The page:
About a hundred yards ahead of us our companions were crouched in the snow, pulling provisions from their rucksacks. They were still resting when we succeeded in dragging ourselves to them. We arrived with throats as dry and as hard as leather, but Graven prepared a mouthful of coffee for each of us and Dittert still had a little tea left in his thermos.

Then Tenzing, sinking in deeply at every step, attacked the slope to the summit. I took nothing with me in my rucksack except my crampons. Even the cinematographic apparatus was given a rest for nothing could have been filmed in the thick mist. Luckily a refreshing wind arose. According to the map we had a further 500 feet to climb, Tenzing still in the lead. I wondered where the man drew his strength from and tried to catch up with him, but he still kept well ahead. Finally, Dittert's voice, which even here had not lost its strength, announced that we had only 150 feet to go.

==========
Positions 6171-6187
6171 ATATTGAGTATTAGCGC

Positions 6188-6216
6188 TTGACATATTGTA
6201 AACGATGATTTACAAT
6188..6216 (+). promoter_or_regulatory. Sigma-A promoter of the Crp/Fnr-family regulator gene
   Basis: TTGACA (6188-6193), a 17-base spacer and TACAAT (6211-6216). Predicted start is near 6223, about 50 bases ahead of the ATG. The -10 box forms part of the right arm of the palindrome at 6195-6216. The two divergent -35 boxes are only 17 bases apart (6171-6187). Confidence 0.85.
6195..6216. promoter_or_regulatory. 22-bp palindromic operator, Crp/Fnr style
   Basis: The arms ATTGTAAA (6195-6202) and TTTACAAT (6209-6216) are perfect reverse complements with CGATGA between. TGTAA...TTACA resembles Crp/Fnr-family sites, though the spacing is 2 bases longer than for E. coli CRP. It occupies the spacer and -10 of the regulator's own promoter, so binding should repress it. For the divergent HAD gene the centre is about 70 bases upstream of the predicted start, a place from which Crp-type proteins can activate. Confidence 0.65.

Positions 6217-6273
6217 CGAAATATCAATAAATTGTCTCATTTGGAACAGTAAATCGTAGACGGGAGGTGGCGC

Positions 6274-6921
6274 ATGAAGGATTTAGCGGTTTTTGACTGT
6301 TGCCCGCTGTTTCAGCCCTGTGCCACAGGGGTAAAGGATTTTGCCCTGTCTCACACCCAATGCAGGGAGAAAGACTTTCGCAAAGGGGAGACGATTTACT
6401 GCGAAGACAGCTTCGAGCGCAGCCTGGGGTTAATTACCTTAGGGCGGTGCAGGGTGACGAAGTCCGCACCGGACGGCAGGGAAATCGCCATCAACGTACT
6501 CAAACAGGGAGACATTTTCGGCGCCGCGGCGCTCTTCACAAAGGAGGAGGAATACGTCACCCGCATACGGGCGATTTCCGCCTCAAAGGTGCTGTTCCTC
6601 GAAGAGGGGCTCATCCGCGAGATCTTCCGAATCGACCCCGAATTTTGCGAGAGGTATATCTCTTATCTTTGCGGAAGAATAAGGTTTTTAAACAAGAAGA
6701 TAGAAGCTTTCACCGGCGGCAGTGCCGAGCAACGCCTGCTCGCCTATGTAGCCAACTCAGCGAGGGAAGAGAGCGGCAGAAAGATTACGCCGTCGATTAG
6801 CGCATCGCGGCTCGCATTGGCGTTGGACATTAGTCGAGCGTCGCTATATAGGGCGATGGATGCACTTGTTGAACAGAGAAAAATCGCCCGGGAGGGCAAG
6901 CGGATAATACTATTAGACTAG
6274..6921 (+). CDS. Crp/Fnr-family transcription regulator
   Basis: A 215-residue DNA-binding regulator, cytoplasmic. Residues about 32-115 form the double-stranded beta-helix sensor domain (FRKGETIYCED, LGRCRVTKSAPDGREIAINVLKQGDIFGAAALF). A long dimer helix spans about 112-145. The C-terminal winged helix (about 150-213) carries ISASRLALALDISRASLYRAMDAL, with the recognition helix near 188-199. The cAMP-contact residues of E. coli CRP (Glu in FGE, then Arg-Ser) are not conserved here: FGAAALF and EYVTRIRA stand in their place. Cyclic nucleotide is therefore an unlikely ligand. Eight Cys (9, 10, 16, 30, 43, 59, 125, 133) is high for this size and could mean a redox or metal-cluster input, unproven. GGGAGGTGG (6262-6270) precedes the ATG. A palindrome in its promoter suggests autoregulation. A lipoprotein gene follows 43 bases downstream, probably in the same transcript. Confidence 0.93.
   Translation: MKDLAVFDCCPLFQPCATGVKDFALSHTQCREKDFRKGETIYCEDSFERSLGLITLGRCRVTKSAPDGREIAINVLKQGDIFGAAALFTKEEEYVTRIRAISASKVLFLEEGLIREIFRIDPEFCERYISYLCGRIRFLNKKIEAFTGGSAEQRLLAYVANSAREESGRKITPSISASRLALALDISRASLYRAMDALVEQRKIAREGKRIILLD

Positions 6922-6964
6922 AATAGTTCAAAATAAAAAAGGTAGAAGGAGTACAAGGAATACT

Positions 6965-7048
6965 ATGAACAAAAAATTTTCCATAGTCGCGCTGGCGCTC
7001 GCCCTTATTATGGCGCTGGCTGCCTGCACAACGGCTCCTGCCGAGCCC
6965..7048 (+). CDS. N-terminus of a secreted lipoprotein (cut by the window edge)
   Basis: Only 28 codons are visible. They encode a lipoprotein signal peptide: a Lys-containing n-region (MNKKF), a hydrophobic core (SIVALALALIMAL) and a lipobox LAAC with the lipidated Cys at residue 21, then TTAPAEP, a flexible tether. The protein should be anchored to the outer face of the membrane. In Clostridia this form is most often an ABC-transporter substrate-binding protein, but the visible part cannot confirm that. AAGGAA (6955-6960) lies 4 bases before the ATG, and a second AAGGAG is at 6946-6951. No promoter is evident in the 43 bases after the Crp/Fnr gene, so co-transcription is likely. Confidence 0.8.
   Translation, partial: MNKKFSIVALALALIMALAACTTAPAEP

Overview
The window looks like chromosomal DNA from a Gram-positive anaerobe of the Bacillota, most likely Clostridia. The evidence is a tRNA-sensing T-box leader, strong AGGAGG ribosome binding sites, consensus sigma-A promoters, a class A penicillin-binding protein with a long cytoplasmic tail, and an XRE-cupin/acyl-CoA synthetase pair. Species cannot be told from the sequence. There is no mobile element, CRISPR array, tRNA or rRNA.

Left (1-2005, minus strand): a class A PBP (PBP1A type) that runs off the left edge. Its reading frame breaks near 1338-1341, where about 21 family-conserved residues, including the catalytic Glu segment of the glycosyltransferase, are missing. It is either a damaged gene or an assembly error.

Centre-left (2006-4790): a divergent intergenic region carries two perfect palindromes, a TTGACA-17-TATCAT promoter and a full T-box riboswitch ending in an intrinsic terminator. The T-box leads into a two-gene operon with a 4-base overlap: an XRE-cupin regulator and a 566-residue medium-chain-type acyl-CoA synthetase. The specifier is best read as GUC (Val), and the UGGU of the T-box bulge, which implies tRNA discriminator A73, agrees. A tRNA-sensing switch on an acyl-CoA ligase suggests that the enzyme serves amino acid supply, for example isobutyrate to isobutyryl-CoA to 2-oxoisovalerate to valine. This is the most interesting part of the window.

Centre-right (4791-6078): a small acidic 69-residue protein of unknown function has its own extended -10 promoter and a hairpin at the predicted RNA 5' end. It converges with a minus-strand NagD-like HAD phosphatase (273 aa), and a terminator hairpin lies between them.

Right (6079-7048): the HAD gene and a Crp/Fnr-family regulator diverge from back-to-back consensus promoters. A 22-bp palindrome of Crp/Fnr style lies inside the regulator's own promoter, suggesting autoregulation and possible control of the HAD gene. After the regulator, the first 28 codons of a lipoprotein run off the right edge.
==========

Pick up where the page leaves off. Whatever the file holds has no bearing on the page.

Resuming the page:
Just below the summit yawned a last large crevasse; Tenzing went round it to the right. In front of us rose the ‘Arc de Triomphe' -a snow bridge several metres high-but we all avoided it respectfully. Several yards below the summit of Kedarnath those on the first rope stopped. Our good friends wanted to take the last steps to the top in our company.

We were there. At 5 o'clock we reached the highest point of Kedarnath. I felt the hairy beards of my friends on my face; we exchanged congratulations, and our enthusiastic shouts echoed in the air. We were overwhelmed with joy and felt that we were standing on the roof of the world.

In no time all the difficulties and dangers of the ascent were forgotten. Only the present counted, and we felt like crying out with the poet: 'Verweile doch, du hist so schon!' The 11th July was the day we conquered Kedarnath. Henceforth it will shine in letters of gold in the diary of our ascents.